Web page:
Scott Kirsner’s HBR article, The Biggest Obstacles to Innovation in Large Companies, analyzes a survey of large companies who were asked about obstacles they face when tackling innovation. Top responses include the importance of politics, lack of executive alignment, a culture that doesn’t embrace change, and an inability to react to disruptions.
I couldn’t agree more with Kirsner’s assertions – they’re central to our work at enlight because executive alignment, planning for change, and designing a business model that can handle a little disruption are critical to positioning a company for long-term value creation. I applaud the article for identifying key barriers. And based on our experience, I’d add two more barriers that stifle innovation:
Barrier 1: Lack of Understanding
‘Business model’ is one of the most over-used and ill-understood terms in business. If you ask ten different people to define the term, you will undoubtedly get at least ten different answers…plus a couple of blank stares. A business model, as the post suggests, is simply how the company makes money delivering value to customers. It is determined by the revenue and cost drivers of the business. At enlight, we view defining the business model as one of the three critical elements of determining the company’s strategy. (The other two elements are: 1) target customers and 2) the unique value you deliver to customers.)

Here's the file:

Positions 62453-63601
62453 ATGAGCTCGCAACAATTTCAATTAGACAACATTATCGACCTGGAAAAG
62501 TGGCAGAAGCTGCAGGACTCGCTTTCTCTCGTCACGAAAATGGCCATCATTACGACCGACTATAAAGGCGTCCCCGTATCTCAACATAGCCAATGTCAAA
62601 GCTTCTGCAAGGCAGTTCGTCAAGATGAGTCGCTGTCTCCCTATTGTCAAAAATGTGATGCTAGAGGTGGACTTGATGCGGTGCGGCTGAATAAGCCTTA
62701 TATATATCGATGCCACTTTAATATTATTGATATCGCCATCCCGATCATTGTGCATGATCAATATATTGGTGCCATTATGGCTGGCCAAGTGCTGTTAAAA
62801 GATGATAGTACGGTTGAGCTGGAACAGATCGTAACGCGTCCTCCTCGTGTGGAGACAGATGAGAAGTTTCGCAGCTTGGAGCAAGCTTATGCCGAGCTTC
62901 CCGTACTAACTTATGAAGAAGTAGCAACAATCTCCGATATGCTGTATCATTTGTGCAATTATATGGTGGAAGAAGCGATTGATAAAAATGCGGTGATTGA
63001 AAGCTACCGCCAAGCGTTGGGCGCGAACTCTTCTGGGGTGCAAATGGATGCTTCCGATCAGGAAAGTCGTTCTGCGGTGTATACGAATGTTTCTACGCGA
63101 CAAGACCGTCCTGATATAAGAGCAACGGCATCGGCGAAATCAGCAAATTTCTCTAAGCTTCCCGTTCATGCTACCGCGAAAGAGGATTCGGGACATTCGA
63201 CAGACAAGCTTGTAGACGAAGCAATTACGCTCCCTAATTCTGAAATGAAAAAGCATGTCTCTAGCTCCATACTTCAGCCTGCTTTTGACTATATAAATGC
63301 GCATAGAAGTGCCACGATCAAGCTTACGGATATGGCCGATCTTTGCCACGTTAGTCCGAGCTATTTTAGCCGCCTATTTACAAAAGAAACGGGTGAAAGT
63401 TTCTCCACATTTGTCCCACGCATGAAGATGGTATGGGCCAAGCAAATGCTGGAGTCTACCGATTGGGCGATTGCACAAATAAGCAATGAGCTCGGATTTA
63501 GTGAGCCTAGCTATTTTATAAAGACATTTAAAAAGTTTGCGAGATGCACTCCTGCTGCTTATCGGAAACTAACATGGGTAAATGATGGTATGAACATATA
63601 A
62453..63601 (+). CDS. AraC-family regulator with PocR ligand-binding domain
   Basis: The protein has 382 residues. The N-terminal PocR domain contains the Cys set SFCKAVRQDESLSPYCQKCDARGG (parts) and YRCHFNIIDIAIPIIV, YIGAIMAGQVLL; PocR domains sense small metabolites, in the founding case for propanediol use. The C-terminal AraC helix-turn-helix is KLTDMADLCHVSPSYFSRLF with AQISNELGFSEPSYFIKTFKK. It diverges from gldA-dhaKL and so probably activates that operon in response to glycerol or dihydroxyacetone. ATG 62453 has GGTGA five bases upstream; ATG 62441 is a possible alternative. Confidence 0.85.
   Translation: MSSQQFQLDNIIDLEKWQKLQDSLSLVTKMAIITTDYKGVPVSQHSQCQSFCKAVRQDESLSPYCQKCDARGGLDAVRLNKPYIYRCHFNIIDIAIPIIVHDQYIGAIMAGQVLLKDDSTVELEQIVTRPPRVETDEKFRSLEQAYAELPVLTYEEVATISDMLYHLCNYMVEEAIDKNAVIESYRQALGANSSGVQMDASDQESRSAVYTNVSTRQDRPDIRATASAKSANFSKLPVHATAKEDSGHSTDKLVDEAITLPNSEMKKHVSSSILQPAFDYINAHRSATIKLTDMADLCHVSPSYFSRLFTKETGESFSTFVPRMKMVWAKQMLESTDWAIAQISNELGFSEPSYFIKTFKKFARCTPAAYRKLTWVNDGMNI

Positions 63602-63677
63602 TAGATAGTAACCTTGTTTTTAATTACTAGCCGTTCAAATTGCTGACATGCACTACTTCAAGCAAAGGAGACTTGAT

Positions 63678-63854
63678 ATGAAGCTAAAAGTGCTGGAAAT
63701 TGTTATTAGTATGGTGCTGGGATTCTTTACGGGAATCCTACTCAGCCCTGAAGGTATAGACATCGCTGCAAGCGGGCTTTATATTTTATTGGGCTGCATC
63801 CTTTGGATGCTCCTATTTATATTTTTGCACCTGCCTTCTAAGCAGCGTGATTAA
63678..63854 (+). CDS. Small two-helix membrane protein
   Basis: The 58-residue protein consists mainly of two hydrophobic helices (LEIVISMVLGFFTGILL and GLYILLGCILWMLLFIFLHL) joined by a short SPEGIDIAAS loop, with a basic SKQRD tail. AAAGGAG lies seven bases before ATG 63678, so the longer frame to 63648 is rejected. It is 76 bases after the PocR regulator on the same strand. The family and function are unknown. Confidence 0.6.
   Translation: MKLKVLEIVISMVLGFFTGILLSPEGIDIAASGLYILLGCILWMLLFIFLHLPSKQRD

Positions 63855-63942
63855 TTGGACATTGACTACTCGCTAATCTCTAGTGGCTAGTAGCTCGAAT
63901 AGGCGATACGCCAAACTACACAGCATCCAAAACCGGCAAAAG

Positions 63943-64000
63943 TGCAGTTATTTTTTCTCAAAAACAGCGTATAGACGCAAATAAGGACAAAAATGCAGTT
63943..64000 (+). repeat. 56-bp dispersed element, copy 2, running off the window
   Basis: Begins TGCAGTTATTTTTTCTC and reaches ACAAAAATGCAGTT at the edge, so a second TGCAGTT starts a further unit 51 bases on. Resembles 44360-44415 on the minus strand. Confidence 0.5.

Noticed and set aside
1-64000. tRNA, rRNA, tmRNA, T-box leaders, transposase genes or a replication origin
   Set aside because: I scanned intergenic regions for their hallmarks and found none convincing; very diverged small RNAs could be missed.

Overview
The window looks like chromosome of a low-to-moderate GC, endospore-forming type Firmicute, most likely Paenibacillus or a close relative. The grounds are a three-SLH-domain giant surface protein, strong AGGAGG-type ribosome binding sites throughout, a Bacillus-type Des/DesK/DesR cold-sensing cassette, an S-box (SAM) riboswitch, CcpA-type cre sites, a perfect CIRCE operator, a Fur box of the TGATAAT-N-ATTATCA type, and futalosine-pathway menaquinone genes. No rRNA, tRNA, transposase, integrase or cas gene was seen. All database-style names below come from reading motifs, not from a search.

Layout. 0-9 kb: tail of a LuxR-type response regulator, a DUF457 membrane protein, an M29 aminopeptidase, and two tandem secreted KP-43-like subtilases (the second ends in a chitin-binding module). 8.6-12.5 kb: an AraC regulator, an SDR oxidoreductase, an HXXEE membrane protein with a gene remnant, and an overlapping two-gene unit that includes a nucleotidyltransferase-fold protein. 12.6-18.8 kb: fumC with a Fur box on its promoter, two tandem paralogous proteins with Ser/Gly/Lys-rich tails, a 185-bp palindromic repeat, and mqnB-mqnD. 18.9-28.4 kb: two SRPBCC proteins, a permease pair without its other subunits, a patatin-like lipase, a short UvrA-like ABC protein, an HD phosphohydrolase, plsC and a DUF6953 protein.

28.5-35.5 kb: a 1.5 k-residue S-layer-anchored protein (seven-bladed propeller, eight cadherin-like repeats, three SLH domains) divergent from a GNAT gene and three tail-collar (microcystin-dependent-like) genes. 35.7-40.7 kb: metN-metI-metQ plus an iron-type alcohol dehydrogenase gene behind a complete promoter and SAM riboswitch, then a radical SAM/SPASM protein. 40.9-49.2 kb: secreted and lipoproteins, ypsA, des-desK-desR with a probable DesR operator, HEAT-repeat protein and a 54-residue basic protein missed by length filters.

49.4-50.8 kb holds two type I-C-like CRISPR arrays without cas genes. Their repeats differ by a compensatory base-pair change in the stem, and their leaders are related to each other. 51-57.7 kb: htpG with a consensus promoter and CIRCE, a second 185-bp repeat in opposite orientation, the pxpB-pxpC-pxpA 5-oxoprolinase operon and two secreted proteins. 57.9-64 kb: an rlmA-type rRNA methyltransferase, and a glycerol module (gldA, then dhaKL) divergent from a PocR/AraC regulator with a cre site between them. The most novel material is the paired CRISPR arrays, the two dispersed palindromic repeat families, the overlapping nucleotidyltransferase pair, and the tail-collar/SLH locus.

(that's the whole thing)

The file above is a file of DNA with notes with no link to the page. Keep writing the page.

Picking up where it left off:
Barrier 2: Lack of Customer Intimacy
Not only will customer intimacy reveal flaws in business models, but it will also reveal opportunities for innovation. Unfortunately, most companies are too busy trying to control the message or convince customers that they don’t take time to listen. Really listen. Embrace complaints and praise equally. Ask questions. Observe. Learn from your customers. Learn about them. The investment is invaluable. Countless opportunities to innovate will reveal themselves.
At enlight, defining our client’s business model and exploring ways to innovate is central to positioning companies for long-term value creation. Once we define the business model, we begin to get to know the company and customers to identify ways to refine it and innovate.